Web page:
There is much in Diane Farr’s memoir Kissing Outside the Lines to put one off. First of all, there is the tasteless and unnecessary cover photo: A naked, fair-skinned blonde woman is lying on her back, legs up and crossed at the ankles, hands covering her breasts. It is obviously not Farr; Farr, as she describes herself numerous times in the book, is a brunette with olive skin. Why then this photo? Two hundred eighty pages later, I still couldn’t figure it out.
Then there’s the cringe-worthy manner in which she describes her first encounter with her husband: from across the dance floor at a wedding, she beckons to him with one finger, while pulling her eye into a slant with another. The rest of that section explains her husband-to-be’s good looks in the following way: “Shoulders as wide as his reside only above the Mekong because his ancestors had to work the land without the help of a river. I ran my finger over his face, saying his amazing cheekbones were so prominent because Koreans are direct descendants of the Mongols.” I’m not kidding.
And not in the least, Farr herself is a white woman writing about race.
But ultimately, she won me over. Not because the writing was particularly good, or because her story was particularly compelling, but because there’s a certain honesty and determined effort that comes through in her attempts to comprehend the complexities of navigating an interracial marriage.
An actress who has appeared in shows such as Numb3rs and Californication, Farr has written extensively for newspapers and magazines, and previously published a book called Girl Code. In this sophomore feature, Farr details her path to marriage and into the happily thereafter with a Korean American man. She sets herself up as an experienced writer, and she certainly approaches writing with a certain flair. A strong sense of self and identity comes through when she describes her own upbringing and how it informs her worldview, and this attitude works in her favor when she delves into identity politics. You can hold her whiteness and privilege against her, but Farr has made clear and calculated efforts to examine the system of racism and race relations around her.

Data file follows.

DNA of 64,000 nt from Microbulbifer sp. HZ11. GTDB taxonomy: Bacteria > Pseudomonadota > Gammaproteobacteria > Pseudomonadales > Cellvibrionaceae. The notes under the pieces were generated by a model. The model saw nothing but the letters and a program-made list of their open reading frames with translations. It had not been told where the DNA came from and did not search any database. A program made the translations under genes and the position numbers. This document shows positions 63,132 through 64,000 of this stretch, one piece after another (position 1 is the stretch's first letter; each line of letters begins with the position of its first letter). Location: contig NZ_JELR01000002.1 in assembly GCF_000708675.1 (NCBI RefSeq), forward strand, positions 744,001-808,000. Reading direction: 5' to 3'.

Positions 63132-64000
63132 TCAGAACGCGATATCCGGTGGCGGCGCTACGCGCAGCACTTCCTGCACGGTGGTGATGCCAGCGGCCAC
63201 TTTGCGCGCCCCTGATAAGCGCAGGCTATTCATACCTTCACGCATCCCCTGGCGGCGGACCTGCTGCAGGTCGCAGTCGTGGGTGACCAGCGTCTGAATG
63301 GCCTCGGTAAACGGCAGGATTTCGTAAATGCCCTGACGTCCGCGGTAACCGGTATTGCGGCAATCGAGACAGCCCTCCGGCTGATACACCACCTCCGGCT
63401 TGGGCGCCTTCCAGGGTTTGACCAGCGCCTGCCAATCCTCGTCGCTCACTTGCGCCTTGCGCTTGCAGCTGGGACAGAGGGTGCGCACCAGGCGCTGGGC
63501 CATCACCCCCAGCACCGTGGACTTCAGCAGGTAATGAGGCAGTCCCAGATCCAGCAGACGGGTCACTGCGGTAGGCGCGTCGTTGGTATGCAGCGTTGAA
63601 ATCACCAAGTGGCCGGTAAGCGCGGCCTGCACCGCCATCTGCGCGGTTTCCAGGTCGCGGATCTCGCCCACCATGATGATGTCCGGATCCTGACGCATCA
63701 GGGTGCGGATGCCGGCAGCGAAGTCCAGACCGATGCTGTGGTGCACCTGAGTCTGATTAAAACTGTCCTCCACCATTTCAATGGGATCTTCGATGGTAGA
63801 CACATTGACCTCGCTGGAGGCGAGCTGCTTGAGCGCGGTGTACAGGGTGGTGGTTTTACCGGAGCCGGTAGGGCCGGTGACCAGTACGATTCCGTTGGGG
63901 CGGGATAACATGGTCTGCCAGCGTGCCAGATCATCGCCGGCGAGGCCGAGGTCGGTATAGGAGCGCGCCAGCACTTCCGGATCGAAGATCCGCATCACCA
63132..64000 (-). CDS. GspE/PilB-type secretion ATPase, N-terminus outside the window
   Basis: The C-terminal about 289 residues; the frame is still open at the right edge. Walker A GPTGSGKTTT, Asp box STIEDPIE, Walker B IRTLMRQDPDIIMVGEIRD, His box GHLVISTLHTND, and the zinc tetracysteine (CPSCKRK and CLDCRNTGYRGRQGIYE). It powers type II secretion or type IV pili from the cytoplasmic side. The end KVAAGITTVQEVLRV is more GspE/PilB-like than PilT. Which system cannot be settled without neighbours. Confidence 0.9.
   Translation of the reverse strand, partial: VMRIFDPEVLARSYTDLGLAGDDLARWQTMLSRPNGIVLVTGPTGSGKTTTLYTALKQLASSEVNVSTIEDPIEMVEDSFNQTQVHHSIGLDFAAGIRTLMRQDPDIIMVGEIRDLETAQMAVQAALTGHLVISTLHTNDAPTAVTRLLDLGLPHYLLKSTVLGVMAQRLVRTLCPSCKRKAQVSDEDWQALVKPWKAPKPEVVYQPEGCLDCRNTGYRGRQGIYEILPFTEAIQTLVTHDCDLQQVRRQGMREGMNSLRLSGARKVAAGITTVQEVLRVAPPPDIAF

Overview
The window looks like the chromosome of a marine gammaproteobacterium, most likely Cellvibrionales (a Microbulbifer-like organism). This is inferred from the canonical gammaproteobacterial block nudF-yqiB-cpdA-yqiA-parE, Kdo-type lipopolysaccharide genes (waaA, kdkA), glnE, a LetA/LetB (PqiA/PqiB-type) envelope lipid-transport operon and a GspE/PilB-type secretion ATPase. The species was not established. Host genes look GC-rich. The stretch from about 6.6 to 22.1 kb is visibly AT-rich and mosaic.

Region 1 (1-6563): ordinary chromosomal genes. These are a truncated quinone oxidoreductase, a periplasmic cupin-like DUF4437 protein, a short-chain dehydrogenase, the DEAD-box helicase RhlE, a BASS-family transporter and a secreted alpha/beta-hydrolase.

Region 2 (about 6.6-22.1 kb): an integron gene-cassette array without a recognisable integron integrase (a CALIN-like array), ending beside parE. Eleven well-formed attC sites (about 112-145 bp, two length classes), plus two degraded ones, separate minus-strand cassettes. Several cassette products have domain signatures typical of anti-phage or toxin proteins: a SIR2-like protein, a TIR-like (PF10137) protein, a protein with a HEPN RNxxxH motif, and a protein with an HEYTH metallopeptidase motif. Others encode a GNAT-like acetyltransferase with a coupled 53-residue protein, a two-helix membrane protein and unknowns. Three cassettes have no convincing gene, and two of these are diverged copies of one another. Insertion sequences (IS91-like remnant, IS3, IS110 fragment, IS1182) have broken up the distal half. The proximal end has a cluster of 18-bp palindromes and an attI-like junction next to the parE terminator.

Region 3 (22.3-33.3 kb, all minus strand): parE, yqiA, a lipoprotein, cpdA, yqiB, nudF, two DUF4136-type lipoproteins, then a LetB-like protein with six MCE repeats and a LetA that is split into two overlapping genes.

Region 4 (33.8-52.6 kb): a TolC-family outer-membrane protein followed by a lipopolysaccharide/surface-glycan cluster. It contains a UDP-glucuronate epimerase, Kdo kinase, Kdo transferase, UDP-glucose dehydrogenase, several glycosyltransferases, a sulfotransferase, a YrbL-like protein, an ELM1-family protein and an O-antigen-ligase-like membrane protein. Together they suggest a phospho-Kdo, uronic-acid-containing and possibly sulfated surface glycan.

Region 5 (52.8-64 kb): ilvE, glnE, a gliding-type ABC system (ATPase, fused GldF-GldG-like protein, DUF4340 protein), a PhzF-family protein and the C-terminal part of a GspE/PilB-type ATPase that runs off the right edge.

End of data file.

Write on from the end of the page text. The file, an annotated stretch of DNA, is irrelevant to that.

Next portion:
Photo of the author by Laura Kate Jones
Crucial parts of her racial “explorations” include interviews with friends who are themselves in interracial relationships. There’s the quintessential black-white pairing, a white girl with a South Asian boy, the Mexican American and with the British Palestinian. No two relationships are the same, and Farr understands these unions not as blueprints for her own path, but more as comforting reminders that she’s not alone in her struggles.
Speaking of struggles, Farr’s situation isn’t nearly as difficult as she’d have you imagine. In fact, as far as interracial relationships go, she’s positively lucky. Her primary points of contention aren’t even with her immediate family or in-laws, but with her husband Seung’s extended family. While Seung had to deal with some discomfort when coming out to his father as an Anglophile, his parents were “warm and lovely” when they met Farr for the first time. His sister, too, is fun and friendly with Farr. By the end of the book, one wonders if all the racial conflicts Farr experiences are mostly in her head.
That’s not to say her path was without real issues. Seung’s extended family snubs her, certainly, and her own family injects their own strain of white neuroses into the equation -- her brothers make clumsily racist jokes and Farr worries about her acrimoniously divorced parents seeing each other at the wedding. But when your parents love your fiancé and your future in-laws greet you with warmth and kindness, one of the most crucial battles in interracial dating has already been won.
What Farr’s narrative lacks most is a more detailed account of the development of her courtship with her husband. For me, the disconnect is the lack of storytelling relating the blossoming of the relationship. Farr basically announces a sequence of weddings where she spies her “Giant Korean” and hooks up with other men. I suppose this is meant to convey her fun-ness and sex positivity, but really, it just bypasses the part where we pick up on the tension and chemistry between two would-be lovers, and leaves out a critical opportunity for us to connect with the protagonists of this journey.
Kissing Outside the Lines is not a bad read by any means, and Farr is a convivial narrator. And I did come away with a key piece of information: if planning your own wedding, never tell the service provider that it’s for a wedding, lest you wish to incur a three-fold increase in price.